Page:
Dave Chappelle y Netflix vuelven a trabajar juntos después de la indignación por el especial de comedia

La plataforma de transmisión anunció el lunes un nuevo festival de comedia stand-up de 11 días titulado “Netflix es una broma: El Festival,” en Los Ángeles presentando más de 130 artistas, incluida la Chappelle ganadora de un Emmy.

The event will take place on April 28-May 8, 2022, and feature comedians such Ali Wong, Amy Poehler, amy schumer, Aziz Ansari, Bill Burr, Chelsea Handler, Chris Rock, Conan O'Brien, David Letterman, Ellen DeGeneres, Hasan Minhaj, Iliza Shlesinger, Jane Fonda and Lily Tomlin, Jerry Seinfeld, John Mulaney, Jonathan Van Ness, Ken Jeong, Kevin Hart, Larry David, Margaret Cho, Maya Rudolph, Nicole Byer, Patton Oswalt, Pete Davidson, Ray Romano, Sandra Bernhard, Seth Rogen, Tig Notaro, Tina Fey, Wanda Sykes and many more.

The event was delayed from 2020 debido a la pandemia.

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Dave Chappelle performing during his special "Cuanto más cerca" on Netflix.

Dave Chappelle performing during his special “Cuanto más cerca” on Netflix. (Mathieu Bitton / Netflix)

It’s absolutely thrilling for Netflix to be hosting a comedy festival of this magnitude in Los Angeles,” Robbie Praw, director, stand-up and comedy formats, Netflix, said in a press release. “We were so disappointed to postpone the event last spring and our lineup of comedians can’t wait to bring much needed laughs to audiences in LA and around the world on Netflix. ‘Netflix Is A Joke Festival’ is going to give comedy fans the opportunity to see the greats and discover new voices in one of the greatest cities in the world.

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Chappelle is set to headline The Hollywood Bowl. He landed in hot water when “Cuanto más cerca” first aired on Oct. 1.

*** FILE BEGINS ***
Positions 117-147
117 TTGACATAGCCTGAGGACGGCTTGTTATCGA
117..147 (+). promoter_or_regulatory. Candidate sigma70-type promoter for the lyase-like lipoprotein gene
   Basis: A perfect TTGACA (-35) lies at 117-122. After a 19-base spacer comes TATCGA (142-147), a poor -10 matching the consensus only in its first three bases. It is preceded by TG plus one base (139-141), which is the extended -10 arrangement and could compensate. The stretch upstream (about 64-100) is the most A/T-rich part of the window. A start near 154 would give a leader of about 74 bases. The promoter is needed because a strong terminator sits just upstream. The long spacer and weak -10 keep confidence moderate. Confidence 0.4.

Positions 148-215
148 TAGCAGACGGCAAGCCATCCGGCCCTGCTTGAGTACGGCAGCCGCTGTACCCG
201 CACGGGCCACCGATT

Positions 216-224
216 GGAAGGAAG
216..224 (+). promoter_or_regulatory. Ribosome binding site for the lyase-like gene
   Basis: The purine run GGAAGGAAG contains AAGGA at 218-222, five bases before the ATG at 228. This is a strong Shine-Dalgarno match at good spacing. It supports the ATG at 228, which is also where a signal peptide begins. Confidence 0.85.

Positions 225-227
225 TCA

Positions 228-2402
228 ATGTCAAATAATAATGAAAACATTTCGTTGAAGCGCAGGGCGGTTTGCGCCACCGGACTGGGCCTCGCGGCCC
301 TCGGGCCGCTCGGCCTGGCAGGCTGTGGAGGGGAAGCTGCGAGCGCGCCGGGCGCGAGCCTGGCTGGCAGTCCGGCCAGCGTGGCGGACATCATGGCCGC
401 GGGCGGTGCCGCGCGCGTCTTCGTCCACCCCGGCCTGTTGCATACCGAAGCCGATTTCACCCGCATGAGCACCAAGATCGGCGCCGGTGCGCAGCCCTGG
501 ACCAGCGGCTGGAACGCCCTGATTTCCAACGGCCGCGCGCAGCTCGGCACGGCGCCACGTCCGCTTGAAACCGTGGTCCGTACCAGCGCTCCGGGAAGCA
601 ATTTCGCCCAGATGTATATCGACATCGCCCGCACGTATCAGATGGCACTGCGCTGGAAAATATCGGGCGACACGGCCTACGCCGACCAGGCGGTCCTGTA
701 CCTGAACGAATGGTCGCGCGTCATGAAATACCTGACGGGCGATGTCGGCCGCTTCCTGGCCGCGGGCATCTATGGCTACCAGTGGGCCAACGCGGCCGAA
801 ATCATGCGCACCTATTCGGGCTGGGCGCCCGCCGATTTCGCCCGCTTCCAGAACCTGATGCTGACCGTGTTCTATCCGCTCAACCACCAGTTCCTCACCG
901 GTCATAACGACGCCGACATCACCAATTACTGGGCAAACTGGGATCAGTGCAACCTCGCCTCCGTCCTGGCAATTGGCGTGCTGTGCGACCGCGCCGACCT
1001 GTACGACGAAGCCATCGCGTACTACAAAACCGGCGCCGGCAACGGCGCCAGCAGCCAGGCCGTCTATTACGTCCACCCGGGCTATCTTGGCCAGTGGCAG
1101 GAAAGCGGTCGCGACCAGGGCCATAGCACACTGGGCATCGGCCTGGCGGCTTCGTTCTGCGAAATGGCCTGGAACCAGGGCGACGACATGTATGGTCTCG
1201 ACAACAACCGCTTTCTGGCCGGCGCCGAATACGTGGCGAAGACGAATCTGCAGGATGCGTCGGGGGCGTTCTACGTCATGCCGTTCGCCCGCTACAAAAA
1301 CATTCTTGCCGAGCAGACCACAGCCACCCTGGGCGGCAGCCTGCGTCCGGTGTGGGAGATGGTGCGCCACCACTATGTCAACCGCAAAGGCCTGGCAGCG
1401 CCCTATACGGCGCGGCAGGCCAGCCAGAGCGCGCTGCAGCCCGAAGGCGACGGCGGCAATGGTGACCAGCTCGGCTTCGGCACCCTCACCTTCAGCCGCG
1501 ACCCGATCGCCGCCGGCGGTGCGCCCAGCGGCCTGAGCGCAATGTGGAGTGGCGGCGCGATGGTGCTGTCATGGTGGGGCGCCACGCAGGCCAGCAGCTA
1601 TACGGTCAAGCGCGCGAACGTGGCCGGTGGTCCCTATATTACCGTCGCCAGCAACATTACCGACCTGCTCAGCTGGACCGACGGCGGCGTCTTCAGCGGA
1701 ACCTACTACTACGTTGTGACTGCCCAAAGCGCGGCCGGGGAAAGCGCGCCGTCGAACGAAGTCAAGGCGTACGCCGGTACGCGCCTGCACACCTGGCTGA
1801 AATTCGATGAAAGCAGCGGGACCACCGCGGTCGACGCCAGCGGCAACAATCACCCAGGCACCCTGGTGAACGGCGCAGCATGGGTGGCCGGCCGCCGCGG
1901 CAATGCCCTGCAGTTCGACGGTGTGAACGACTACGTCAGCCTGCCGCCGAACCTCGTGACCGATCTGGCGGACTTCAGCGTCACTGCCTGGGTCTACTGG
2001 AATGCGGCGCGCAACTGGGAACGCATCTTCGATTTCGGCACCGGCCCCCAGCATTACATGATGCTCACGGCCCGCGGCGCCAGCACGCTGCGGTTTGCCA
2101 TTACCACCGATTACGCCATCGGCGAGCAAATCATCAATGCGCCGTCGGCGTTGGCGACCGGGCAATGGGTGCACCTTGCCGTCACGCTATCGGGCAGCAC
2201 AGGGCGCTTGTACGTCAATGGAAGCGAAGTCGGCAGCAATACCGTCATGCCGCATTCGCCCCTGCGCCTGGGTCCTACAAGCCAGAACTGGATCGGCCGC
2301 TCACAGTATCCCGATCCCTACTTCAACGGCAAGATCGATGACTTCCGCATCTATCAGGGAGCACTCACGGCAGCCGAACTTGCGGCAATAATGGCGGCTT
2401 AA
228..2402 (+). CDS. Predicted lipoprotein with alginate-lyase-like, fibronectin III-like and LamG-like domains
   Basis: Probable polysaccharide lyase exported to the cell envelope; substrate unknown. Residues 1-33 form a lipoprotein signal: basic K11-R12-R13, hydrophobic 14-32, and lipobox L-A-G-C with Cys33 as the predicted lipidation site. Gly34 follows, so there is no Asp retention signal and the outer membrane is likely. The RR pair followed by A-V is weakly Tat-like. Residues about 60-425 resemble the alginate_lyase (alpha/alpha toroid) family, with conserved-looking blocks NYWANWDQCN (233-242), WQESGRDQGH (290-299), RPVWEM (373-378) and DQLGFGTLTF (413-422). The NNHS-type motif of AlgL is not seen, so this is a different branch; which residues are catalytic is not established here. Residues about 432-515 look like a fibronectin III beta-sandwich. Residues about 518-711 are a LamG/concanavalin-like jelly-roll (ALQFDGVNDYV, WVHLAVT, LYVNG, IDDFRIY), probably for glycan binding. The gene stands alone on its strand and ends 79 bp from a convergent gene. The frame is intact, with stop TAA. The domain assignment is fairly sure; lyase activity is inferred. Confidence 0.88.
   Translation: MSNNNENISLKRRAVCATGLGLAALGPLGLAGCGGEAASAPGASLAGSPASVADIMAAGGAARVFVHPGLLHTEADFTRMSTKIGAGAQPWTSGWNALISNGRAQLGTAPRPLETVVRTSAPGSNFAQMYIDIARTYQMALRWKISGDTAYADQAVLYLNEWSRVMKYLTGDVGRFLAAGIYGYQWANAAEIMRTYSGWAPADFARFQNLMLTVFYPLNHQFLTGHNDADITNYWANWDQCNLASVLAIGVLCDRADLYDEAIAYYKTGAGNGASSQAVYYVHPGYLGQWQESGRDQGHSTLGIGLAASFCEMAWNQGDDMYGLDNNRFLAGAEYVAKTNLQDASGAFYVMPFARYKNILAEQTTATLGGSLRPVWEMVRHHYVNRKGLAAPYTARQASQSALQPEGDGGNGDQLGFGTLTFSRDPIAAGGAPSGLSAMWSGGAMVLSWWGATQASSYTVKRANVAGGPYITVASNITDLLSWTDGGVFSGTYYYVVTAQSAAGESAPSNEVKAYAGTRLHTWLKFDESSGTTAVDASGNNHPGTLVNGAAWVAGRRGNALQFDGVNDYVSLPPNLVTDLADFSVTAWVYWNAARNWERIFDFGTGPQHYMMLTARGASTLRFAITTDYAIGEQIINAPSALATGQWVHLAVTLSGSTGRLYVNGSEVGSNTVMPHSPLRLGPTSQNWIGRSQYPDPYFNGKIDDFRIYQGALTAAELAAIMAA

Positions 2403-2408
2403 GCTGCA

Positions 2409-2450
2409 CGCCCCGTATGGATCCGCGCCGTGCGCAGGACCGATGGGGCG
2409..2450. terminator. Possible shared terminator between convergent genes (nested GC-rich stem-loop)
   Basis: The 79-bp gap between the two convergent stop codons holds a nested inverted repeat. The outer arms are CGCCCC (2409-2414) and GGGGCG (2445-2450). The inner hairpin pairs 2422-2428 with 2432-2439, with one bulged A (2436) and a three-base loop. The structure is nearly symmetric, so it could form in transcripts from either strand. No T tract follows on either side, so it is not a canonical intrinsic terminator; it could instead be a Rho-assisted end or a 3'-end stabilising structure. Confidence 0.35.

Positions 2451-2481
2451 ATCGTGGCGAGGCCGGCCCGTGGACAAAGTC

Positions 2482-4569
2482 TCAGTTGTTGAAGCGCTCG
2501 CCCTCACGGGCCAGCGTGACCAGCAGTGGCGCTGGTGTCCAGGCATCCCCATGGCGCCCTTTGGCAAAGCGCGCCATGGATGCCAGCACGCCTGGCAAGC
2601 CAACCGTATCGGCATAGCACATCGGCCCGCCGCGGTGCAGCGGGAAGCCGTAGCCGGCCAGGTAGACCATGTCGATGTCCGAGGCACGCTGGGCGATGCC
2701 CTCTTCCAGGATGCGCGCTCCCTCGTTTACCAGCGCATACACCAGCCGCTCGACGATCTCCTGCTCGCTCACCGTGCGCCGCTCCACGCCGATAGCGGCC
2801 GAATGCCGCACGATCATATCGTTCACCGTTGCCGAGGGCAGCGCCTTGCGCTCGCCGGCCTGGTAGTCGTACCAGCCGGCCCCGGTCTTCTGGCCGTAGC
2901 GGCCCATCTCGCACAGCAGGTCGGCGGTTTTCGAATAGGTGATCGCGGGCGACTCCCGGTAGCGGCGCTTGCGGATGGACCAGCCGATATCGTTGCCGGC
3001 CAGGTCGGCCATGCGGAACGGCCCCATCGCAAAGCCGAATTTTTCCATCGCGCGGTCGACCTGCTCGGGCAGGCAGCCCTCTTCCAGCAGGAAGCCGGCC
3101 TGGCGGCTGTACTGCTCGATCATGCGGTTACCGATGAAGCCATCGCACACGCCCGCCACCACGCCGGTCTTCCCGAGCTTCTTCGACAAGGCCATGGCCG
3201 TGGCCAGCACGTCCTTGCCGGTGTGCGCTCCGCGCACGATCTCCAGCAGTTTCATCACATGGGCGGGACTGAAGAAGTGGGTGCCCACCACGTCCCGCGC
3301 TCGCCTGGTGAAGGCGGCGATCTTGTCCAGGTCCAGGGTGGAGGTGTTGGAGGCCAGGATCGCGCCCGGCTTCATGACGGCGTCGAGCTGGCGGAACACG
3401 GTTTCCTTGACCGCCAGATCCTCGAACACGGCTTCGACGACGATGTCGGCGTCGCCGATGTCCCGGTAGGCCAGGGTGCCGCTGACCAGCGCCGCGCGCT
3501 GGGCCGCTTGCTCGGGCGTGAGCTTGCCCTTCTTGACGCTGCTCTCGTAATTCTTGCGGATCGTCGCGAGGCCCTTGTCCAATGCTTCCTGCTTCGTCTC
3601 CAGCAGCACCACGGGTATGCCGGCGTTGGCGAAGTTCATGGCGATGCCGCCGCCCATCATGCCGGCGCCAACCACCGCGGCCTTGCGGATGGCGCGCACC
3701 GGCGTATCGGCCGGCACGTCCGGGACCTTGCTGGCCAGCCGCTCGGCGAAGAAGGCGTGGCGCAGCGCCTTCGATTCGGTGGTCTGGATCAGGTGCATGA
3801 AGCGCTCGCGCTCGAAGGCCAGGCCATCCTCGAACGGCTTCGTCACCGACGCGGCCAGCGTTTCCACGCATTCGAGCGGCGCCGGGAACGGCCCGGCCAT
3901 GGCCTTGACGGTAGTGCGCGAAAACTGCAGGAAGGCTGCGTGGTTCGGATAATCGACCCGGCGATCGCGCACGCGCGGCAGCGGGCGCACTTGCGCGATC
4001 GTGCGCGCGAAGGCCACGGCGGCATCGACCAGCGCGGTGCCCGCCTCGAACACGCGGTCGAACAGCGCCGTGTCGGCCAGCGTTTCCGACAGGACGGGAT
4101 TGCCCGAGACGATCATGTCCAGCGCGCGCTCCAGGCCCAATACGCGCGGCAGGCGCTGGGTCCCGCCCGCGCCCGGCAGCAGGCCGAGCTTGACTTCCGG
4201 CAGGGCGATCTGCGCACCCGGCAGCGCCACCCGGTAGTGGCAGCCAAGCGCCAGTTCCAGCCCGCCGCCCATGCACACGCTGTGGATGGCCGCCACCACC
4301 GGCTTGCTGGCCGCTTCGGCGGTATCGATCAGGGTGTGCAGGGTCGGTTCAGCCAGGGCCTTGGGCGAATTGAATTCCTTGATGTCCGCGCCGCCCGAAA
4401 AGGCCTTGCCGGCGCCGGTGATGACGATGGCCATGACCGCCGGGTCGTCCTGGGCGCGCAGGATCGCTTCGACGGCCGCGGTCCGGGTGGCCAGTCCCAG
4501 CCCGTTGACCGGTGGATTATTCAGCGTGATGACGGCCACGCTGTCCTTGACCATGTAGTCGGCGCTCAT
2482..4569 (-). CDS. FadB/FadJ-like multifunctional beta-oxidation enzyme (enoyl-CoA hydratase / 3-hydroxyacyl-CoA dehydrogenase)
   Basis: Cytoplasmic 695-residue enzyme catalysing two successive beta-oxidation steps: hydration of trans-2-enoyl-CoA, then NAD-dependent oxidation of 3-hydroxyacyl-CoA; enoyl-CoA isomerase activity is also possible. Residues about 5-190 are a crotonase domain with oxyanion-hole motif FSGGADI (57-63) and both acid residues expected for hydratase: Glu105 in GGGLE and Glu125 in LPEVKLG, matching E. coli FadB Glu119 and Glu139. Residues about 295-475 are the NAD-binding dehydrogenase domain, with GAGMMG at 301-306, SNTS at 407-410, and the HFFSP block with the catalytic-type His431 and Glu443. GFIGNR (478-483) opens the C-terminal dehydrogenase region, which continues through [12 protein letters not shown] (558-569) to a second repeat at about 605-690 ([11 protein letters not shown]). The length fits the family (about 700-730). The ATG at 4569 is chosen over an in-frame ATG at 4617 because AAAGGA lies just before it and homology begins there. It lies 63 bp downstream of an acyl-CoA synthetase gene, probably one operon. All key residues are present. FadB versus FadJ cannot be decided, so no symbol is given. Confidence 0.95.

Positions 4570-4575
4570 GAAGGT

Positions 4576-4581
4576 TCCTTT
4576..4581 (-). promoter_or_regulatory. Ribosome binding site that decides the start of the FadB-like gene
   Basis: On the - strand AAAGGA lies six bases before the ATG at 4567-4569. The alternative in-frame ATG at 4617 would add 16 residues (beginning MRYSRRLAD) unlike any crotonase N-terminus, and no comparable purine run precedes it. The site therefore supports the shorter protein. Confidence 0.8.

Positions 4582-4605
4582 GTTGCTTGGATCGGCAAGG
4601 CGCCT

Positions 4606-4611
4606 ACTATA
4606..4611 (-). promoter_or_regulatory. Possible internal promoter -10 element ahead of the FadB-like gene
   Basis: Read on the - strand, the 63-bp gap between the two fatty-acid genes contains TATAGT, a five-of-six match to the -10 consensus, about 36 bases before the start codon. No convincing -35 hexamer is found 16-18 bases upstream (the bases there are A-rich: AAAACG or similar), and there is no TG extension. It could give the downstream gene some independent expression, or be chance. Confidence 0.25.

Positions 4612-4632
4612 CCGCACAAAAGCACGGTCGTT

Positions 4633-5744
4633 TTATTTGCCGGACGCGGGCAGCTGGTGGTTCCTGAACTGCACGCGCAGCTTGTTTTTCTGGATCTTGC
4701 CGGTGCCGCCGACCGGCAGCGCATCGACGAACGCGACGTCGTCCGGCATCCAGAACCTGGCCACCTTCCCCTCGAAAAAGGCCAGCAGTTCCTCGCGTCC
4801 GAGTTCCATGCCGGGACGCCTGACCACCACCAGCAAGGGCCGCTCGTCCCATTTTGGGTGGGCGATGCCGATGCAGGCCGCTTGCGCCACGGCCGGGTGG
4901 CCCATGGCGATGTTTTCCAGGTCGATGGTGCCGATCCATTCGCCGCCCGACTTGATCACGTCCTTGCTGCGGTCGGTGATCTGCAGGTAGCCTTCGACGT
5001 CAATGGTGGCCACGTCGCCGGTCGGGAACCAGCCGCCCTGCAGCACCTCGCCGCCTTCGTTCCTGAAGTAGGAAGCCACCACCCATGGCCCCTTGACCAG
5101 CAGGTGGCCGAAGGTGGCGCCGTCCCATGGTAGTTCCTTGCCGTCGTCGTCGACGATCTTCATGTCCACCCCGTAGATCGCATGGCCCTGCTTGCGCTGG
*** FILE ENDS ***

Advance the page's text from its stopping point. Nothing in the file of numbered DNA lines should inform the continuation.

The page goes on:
People protest outside the Netflix building in the Hollywood section of Los Angeles on Oct. 20, 2021.

People protest outside the Netflix building in the Hollywood section of Los Angeles on Oct. 20, 2021. (AP Photo/Damian Dovarganes)

Chappelle’s disparaging remarks about the transgender community raised protests within Netflix and from activists. Sobre 30 Netflix workers staged an Oct. 20 walkout and joined a rally at Netflix offices in Los Angeles.

Netflix ran into a buzz-saw of criticism not only with the special but in how internal memos responded to employees’ concerns, including co-CEO Ted Sarandos’ assertion thatcontent on screen doesn’t directly translate to real-world harm.

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En el momento, Sarandos also wrote that Netflix doesn’t allow titles that aredesigned to incite hate or violence, and we don’t believe ‘The Closer’ crosses that line.

Netflix Co-CEO Ted Sarandos apologized for failing to recognize that "a group of our employees was really hurting" after the special premiered.

Netflix Co-CEO Ted Sarandos apologized for failing to recognize thata group of our employees was really hurtingafter the special premiered. (Photo by Eamonn M. McCormack/Getty Images for BFI)

The exec later apologized for his comments and said he failed to recognize thata group of our employees was really hurting,” he told The Wall Street Journal, and that his comment about the effect of TV on viewers was an oversimplification.

A spokesperson for Netflix told FOX Business before the employee walkout, “We value our trans colleagues and allies, and understand the deep hurt that’s been caused. We respect the decision of any employee who chooses to walk out, and recognize we have much more work to do both within Netflix and in our content.

Chappelle later stated in a video, por variedad, that he is open to speaking with transgender employees at Netflix or other members of the trans community but will not bendto anybody’s demands.

The Associated Press contribuyó a este informe.

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